The problem is that even as a beginner, I would have found this frustrating. The tone is a bit pandering, the book assumes the beginner has never encountered any of this stuff or has never heard of any of this stuff, and that’s frustrating. Beginners want to feel smart. They want to feel like they already have something when they’re starting. Many of them are jumping into this stuff because something has already happened to them, and they want to know what it is and how to deal with it. They don’t want three different introductions to the book, they don’t want to be treated like they’re a seven-year-old, they don’t want to be talked down to. They want to be acknowledged as having potential, and then they want to be let onto the path. I don’t know, there’s such a thing as being too welcoming - so much “welcome” and not enough “now let’s get to it”.
It’s obvious this book was written in reaction to the resurgence in magic due to the rise of Harry Potter, and I think that was a wise move, but the tone is like… I don’t know. Like people who read about fiction wizards need to be held by the hand like first-years. Harry Potter was a first-year once and he slew a chunk of Voldemort then. The book was so exciting and engaging partially because Rowling understood that people at first-year Hogwarts age wanted to be taken seriously.
Maybe this will improve once I get to later chapters. I want to know what’s in this book so I’ll know if I should recommend it to MPV’s readers. I wish Cunningham were still alive. He could have contributed so much to this. He had a really good approach for those new to the arts.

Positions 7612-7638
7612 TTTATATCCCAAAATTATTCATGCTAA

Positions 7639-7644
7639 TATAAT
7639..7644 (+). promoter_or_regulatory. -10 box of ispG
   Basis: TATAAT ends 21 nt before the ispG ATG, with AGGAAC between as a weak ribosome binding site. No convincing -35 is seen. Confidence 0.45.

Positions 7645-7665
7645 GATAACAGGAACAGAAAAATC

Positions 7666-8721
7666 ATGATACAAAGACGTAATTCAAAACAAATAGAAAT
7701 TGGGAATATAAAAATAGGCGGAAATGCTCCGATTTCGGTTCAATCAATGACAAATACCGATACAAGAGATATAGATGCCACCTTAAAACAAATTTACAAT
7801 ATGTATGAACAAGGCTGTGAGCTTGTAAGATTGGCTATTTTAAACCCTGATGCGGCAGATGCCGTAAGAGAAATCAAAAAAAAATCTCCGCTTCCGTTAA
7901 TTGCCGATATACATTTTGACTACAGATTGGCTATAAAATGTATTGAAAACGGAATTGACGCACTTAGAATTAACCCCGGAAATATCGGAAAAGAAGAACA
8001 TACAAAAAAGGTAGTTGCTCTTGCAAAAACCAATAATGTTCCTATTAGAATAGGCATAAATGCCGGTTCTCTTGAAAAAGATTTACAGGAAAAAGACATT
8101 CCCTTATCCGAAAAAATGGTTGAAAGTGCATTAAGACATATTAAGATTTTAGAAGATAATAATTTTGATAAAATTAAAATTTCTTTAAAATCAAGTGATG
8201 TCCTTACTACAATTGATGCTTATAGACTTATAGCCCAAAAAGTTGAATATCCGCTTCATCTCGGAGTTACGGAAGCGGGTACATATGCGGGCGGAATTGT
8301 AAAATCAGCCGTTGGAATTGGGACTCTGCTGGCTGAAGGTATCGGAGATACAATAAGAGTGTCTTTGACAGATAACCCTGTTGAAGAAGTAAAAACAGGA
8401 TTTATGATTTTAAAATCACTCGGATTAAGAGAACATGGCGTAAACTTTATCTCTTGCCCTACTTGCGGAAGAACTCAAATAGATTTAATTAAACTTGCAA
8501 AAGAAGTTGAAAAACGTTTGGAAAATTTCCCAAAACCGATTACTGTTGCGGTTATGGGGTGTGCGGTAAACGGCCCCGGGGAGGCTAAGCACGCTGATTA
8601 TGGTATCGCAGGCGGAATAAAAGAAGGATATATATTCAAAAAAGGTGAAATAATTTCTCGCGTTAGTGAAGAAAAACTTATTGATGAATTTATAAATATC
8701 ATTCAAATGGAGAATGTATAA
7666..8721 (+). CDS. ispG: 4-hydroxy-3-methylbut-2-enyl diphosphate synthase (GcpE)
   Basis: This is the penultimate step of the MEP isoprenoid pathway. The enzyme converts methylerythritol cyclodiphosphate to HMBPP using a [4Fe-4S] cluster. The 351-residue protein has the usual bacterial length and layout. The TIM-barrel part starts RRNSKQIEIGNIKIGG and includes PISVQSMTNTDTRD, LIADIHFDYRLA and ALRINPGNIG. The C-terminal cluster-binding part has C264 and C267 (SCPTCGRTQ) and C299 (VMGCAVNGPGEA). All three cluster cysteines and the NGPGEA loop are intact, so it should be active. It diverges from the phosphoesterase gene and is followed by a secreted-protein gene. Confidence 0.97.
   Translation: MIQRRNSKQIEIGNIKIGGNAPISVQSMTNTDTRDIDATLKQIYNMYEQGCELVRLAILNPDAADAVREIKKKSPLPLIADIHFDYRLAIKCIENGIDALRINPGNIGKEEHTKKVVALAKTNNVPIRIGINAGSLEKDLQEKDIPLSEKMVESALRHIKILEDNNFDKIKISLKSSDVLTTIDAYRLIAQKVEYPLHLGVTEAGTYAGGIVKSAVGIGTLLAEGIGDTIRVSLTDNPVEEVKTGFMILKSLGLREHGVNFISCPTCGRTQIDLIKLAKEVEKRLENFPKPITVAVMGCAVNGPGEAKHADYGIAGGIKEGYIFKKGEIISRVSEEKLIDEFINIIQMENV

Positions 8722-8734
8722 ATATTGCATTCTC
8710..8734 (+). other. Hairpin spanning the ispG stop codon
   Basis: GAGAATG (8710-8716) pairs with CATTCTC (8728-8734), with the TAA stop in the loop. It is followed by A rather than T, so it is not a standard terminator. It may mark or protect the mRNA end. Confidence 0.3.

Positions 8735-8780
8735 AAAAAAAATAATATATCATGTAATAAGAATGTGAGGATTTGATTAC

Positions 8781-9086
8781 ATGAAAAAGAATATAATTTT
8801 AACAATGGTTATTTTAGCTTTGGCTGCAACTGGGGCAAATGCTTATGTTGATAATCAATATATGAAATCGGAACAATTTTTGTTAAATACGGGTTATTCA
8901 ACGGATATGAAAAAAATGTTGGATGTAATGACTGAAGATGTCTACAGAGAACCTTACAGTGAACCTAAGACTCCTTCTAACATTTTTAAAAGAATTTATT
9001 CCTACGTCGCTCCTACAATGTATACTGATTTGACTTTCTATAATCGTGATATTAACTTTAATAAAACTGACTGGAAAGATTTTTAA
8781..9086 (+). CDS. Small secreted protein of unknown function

I’m sorry you’re not taking to the book :( I can tell you, though, as someone who had no real exposure to Magick pre Grimoire for the Apprentice Wizard, I really appreciated the foundation work it does in the beginning.
Well… Scratch that - I didn’t appreciate it at the time, of course, heh.. but after being involved in the magickal community on Tumblr, and seeing people either throw around terms, or be afraid of terms, or diluting everything by saying it’s all the same, or trying to make themselves feel more important by saying X is superior to Y… that’s when I really started to appreciate the foundation work the Grimoire, and the early classes at the Grey School, put you though.
A lot of it really is geared toward deprograming movie-sparkle misinformation and rebuilding with a more historical (but far less flashy) picture of Magick and the Magickal Community.
But if you found it overly pedantic, I do apologize for the original suggestion :\